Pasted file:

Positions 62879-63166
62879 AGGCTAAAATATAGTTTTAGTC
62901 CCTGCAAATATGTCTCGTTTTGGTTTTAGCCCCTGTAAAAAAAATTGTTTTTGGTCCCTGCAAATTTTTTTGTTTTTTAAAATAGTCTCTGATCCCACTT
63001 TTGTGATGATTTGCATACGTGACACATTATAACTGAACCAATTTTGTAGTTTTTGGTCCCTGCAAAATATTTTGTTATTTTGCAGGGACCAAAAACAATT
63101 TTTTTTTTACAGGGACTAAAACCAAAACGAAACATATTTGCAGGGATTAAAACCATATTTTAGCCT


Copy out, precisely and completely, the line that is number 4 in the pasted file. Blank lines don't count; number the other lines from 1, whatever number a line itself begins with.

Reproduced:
63001 TTGTGATGATTTGCATACGTGACACATTATAACTGAACCAATTTTGTAGTTTTTGGTCCCTGCAAAATATTTTGTTATTTTGCAGGGACCAAAAACAATT